In keeping with the style and tone of his later-period films, like Fellini-Roma, Amarcord and Casanova, ...And The Ship Sails On is a purposely elaborate and overly-stylised romp through the decadent and the grotesque, as a congregation of mourning opera singers find themselves stuck on a drifting ocean liner, whilst, unbeknownst to them, the first World War is breaking out across Europe. Like all of Fellini's work following 8 ½ (or maybe even going as far back as Nights of Cabiria), the films seems loose and directionless, propelled along by a series of darkly-comic set-pieces, colourful characters and grand cinematic gestures. It's less sprawling than a film like La Dolce Vita and less abstract and thematically repulsive as Satyricon, with the film falling somewhere in between, probably ending up closer to the fantastical stylisation and nostalgic fabrication of Amarcord than anything else.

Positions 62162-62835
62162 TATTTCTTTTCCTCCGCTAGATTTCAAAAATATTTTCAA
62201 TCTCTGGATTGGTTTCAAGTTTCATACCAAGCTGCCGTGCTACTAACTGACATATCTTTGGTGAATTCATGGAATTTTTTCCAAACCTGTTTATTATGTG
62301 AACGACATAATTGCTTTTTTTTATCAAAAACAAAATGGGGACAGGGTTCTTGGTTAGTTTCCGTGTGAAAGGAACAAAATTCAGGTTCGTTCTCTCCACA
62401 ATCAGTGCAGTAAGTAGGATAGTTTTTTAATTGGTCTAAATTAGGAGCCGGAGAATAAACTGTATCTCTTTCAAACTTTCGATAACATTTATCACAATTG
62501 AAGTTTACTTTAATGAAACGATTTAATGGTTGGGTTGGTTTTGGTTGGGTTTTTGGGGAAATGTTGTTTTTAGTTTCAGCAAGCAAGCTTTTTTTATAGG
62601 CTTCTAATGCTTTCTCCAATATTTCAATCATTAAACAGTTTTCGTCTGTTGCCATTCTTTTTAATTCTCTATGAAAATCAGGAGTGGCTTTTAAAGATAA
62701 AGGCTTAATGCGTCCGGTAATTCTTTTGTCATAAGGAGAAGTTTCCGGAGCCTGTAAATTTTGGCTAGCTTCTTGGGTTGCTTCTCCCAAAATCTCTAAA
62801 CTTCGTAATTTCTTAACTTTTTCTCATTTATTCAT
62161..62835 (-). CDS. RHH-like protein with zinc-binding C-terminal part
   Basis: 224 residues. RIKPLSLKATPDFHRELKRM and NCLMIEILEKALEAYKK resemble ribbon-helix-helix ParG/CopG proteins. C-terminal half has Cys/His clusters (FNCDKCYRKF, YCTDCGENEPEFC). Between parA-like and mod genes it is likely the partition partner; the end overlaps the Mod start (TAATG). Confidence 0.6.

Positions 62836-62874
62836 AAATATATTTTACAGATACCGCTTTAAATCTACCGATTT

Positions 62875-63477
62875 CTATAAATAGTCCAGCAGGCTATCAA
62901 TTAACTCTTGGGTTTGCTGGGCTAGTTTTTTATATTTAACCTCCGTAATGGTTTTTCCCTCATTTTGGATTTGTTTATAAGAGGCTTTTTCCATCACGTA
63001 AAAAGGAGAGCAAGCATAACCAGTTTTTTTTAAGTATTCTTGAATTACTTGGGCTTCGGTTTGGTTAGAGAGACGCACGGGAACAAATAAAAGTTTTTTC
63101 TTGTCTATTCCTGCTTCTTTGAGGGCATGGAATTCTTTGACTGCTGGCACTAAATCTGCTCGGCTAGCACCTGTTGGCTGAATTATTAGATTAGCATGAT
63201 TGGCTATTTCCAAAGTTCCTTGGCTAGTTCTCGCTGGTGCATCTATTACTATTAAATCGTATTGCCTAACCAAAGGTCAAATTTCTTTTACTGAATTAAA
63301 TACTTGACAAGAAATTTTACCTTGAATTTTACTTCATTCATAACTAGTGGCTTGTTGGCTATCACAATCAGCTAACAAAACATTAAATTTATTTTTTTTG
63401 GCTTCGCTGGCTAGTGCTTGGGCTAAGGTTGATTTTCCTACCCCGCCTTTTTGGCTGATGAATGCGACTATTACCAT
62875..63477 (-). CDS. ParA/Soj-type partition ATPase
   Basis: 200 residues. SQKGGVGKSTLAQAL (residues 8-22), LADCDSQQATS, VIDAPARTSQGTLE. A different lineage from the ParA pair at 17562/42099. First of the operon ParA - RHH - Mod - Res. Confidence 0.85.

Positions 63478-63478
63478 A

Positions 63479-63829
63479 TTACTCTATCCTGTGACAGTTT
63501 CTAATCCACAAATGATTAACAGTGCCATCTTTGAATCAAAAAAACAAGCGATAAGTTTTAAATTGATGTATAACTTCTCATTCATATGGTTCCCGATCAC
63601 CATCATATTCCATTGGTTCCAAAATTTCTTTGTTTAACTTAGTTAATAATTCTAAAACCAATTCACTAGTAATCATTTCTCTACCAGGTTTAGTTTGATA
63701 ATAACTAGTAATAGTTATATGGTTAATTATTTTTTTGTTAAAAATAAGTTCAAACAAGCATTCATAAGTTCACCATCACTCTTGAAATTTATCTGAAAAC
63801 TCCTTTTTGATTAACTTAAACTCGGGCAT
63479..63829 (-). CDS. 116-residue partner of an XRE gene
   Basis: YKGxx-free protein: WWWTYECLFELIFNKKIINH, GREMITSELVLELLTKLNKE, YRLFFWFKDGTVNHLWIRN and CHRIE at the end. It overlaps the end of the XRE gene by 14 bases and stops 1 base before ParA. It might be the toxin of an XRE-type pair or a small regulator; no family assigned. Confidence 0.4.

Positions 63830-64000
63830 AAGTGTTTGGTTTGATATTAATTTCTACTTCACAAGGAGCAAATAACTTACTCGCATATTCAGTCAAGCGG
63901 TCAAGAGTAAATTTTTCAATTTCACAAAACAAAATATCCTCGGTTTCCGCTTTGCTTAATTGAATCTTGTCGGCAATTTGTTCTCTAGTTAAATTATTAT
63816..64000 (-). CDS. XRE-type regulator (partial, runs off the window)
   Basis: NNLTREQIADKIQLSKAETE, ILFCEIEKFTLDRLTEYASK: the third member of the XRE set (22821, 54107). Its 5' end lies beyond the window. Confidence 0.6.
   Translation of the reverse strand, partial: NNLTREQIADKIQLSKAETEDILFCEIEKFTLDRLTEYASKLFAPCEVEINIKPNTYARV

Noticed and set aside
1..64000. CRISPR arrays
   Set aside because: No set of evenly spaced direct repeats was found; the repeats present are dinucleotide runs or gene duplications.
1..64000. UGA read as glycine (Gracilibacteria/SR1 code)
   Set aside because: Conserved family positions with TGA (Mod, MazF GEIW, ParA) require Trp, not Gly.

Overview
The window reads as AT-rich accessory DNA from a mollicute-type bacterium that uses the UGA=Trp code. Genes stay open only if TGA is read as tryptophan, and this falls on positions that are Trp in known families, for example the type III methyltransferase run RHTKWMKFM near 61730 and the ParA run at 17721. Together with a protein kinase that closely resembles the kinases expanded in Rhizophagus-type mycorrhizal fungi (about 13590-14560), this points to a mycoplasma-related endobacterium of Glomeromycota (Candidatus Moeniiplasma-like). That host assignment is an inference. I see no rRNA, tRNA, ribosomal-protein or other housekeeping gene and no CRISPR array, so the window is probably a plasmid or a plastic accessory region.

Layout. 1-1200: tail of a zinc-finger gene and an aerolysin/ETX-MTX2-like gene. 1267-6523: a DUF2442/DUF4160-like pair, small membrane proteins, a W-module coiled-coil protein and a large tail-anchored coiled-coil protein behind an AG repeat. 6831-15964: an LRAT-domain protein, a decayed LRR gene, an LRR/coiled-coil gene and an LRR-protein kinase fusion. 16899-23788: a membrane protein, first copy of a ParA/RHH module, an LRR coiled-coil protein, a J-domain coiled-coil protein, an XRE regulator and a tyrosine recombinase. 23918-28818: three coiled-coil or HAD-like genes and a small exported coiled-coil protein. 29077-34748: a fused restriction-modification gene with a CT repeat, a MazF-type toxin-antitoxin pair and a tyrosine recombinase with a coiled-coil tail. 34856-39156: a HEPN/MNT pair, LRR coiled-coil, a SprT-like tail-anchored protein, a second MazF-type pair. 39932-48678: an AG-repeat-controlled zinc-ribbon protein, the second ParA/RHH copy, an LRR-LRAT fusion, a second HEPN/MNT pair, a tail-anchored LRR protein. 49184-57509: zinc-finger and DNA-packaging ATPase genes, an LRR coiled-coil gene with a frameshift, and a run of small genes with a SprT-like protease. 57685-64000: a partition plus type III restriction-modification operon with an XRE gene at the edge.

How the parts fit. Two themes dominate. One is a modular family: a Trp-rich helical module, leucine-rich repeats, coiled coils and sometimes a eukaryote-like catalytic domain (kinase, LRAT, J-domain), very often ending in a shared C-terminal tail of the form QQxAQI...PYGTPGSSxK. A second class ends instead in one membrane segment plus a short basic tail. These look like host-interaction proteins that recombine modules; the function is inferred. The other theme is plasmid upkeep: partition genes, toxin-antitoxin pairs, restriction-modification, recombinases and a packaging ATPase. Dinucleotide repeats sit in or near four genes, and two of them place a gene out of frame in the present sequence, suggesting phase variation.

It's certainly more focused than many of his films from the same era, with Fellini managing to present a loose story that we can actually buy into, whilst the use of humour here is much broader and more central than some of his other films, with the references to Chaplin and the silent age helping to undercut the overt-stylisation (a thousand acres of plastic seas, a huge light bulb sun, etc) and the lack of an obvious central character (or any real character, for that matter). Once again, Fellini deals in caricatures, choosing actors more for their physical appearance than any kind of acting ability, then directs them to mug to the camera with movements and expressions as grand as the film's design.